The view of Cairo from the air is one of concrete buildings and tangled overpasses stretching as far as the eye can see. Green areas comprise less than 4% of the total urban built area, and recent construction projects have resulted in the destruction of tens of acres of the city’s already-sparse green space.
In megacities such as Cairo and Dhaka, Bangladesh, the lack of green space contributes to a host of problems: increased air pollution, higher air temperatures, and greater exposure to ultraviolet radiation, all of which are making these cities increasingly dangerous places to live. According to the World Health Organization, outdoor air pollution kills 4.2 million people every year, most in low- and middle-income countries. Outdoor air pollution is particularly deadly in dense urban environments in these nations. In Cairo, for example, researchers estimate that 19% of non-accidental deaths in people over the age of 30 can be attributed to long-term exposure to two common air pollutants: nitrogen dioxide and fine particulate matter (PM2.5). That’s an estimated 20,000 deaths each year in this city alone.
Why do cities like these lack green space? The natural environment often plays a role: Cairo, for example, is in a desert; it’s not naturally lush. Rapid urbanization in recent decades has also led to the development of informal neighborhoods and other new construction projects, exacerbating the problem. But mostly, it comes down to planning.
Gardening on a rooftop is more than just a clever use of limited space.
For postcolonial cities, formative urban development occurred under colonial domination and focused on exploitation. Urbanist Garth Andrew Myers, author of Rethinking Urbanism: Lessons from Postcolonialism and the Global South, writes that “cities were predominantly oriented around the extraction of goods for the metropole.” They were never designed to be sustainable.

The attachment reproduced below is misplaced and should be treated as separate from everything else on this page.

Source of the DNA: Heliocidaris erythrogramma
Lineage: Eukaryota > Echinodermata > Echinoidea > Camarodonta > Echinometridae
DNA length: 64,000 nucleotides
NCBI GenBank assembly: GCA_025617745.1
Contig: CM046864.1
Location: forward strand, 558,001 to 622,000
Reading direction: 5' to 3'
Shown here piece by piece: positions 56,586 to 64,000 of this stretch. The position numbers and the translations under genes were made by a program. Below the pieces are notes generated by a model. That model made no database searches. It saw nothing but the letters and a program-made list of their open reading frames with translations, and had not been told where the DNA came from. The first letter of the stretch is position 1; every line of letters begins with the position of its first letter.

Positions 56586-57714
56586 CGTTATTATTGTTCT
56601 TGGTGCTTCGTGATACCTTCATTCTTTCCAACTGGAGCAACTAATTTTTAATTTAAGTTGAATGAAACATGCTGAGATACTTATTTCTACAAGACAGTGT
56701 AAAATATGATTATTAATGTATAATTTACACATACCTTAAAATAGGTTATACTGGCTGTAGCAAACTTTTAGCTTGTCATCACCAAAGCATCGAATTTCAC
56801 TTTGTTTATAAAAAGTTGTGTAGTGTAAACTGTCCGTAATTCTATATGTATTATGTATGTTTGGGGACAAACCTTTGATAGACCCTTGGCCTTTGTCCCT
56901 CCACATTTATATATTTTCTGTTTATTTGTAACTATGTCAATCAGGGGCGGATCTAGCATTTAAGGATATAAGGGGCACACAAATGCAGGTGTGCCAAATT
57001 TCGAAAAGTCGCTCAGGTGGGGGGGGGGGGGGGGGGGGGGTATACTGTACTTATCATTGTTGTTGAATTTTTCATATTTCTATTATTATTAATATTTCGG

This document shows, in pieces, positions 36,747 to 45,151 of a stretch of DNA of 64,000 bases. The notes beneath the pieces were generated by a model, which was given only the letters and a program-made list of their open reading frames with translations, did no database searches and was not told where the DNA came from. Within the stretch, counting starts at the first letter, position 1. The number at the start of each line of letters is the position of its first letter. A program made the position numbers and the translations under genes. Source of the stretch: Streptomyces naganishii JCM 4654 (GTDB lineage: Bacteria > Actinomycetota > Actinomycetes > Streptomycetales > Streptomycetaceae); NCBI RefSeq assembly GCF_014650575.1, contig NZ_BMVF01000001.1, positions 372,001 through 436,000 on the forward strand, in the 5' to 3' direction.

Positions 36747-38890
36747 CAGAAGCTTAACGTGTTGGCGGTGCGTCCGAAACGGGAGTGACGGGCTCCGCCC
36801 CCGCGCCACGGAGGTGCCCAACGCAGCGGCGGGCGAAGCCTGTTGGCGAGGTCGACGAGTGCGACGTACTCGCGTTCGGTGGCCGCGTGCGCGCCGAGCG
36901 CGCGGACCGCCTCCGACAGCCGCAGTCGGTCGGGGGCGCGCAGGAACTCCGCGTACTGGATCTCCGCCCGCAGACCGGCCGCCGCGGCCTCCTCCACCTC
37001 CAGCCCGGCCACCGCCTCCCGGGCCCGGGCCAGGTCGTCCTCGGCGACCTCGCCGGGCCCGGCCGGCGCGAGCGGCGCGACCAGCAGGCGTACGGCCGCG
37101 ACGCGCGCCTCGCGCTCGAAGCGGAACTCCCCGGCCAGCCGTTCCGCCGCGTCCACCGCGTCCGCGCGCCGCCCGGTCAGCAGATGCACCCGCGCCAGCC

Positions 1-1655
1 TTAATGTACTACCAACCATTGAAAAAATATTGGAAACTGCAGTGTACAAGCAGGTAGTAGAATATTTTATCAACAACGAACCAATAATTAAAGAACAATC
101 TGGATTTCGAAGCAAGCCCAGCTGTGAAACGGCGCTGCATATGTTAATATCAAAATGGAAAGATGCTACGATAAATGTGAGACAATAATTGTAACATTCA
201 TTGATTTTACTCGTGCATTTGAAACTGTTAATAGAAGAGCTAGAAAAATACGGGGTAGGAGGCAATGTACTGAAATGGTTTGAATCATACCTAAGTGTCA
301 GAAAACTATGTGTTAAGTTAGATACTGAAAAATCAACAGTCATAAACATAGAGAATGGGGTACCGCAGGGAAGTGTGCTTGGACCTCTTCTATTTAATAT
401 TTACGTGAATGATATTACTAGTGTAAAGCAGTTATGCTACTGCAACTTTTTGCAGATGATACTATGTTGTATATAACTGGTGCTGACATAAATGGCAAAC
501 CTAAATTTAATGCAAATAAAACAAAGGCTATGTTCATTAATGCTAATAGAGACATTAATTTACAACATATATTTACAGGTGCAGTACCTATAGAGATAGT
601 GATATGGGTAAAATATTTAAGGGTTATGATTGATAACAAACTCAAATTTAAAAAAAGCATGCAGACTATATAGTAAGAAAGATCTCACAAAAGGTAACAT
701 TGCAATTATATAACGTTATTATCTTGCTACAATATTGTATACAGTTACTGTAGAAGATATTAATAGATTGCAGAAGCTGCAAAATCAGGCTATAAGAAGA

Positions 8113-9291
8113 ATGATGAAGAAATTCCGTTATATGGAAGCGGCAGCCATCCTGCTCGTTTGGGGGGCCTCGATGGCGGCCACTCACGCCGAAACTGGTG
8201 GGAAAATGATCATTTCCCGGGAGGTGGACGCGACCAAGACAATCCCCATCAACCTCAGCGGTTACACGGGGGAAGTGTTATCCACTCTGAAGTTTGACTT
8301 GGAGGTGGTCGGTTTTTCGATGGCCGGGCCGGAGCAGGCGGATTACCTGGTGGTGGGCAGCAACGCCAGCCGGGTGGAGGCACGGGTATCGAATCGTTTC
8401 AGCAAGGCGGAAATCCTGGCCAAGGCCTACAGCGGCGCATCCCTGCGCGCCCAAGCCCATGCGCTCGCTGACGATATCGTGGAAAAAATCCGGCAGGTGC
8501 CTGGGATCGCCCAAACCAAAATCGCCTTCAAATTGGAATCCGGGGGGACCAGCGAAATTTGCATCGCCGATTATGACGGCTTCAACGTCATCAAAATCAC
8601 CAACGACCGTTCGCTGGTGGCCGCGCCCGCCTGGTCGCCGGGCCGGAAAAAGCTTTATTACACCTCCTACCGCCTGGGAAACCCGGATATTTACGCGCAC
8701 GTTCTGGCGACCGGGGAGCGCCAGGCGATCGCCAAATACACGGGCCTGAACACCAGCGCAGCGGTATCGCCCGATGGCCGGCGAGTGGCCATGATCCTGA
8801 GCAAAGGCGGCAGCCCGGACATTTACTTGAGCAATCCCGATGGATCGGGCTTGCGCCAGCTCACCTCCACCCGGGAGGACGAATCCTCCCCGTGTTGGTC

Even today, foreign powers shape the development of postcolonial cities in pernicious ways. China’s Belt and Road Initiative is littered with examples of foreign development projects that have caused environmental destruction and left developing nations with untenable debts. From 2015 to 2017, Egypt borrowed $1.03 billion from China to finance infrastructure projects. But much of this recent development has ignored the threat of a warming climate, which is causing temperatures to rise, drought conditions to worsen, and extreme weather events like flash flooding and sandstorms to become more common across the nation.
Informal settlements, home to the cities’ most impoverished and marginalized communities, are the most vulnerable to rising temperatures, ultraviolet radiation, and air pollution. These neighborhoods have multiplied in both Cairo and Dhaka since the turn of the 20th century, and they often lack proper infrastructure and access to green space. “Some areas in informal settlements have zero square meters per inhabitant of green space,” says Abdallah Tawfic, co-founder of Cairo-based organization Urban Greens.